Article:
7 Steps to Payroll Setup and Success
Pen? Check. Checkbook? Check. If only payroll was that simple.
Even if you’re a small business with a handful of employees, there are some essentials you just can’t skip. But, with a few simple steps, you can pay your employees accurately and on time while preventing costly payroll mistakes.
“Payroll doesn’t have to be a pain. When you take the time to do it right, you’re set for success — giving you more time to focus on running your business.”
Before we get started, it’s important to note the key differences between classifying a worker as an employee or contractor. The table below explains the key differences, such as how they’re paid and which tax and labor laws apply, for example:
- Employers must oversee payroll taxes for employees, while contractors handle their own taxes.
- Employees are eligible overtime, while contractors will simply get paid for the extra time.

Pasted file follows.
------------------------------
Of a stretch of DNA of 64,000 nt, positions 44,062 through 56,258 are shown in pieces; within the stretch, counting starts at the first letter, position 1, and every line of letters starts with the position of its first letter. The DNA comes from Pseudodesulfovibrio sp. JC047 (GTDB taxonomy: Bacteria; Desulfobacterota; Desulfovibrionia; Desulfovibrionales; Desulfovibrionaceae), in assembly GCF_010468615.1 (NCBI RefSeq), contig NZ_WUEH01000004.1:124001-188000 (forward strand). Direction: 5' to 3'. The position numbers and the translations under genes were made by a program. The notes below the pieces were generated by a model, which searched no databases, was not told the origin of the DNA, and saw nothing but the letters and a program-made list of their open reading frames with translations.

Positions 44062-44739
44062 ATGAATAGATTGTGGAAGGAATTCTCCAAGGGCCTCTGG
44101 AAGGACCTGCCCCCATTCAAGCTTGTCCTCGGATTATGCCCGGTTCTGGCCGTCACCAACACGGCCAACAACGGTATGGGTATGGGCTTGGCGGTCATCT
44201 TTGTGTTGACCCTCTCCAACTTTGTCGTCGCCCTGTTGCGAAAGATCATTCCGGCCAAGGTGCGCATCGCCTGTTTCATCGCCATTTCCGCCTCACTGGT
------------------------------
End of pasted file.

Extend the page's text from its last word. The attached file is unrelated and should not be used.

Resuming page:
- Employees receive benefits, while contractors do not unless they are self-provided.
Classifying your employees correctly is something you want to ensure because, whether you’re in the United States or Canada, the penalties for getting it wrong can be expensive and time-consuming. Picture calculating back taxes, wages, and benefits for an employee who’s been incorrectly classified as a contractor for as long as they’ve been employed. Plus, the Canada Revenue Agency (CRA) or Internal Revenue Service (IRS) may also assign penalties for unpaid or overdue taxes.
Note: every business is unique. If you are unsure about any of the steps below we encourage you to talk to a bookkeeper or accounting professional to ensure you are setup for success.
With those items out of the way, let’s dive into seven steps to set yourself up for payroll success.
Step 1 — Register for your Business Identification Numbers
As a business and employer, you have certain tax and withholding responsibilities (also known as employer or payroll taxes) that include taking out the correct amount of employee income tax and paying into government programs like unemployment insurance. In order to process these transactions, you’ll have to have identification numbers (IDs) for your business (See Step 5 for more information on payroll taxes.)
In the United States:
- First, register for a Federal Employer Identification Number (FEIN or EIN).
- To apply, you’ll need to have a valid Taxpayer Identification Number (TIN), like a Social Security Number (SSN).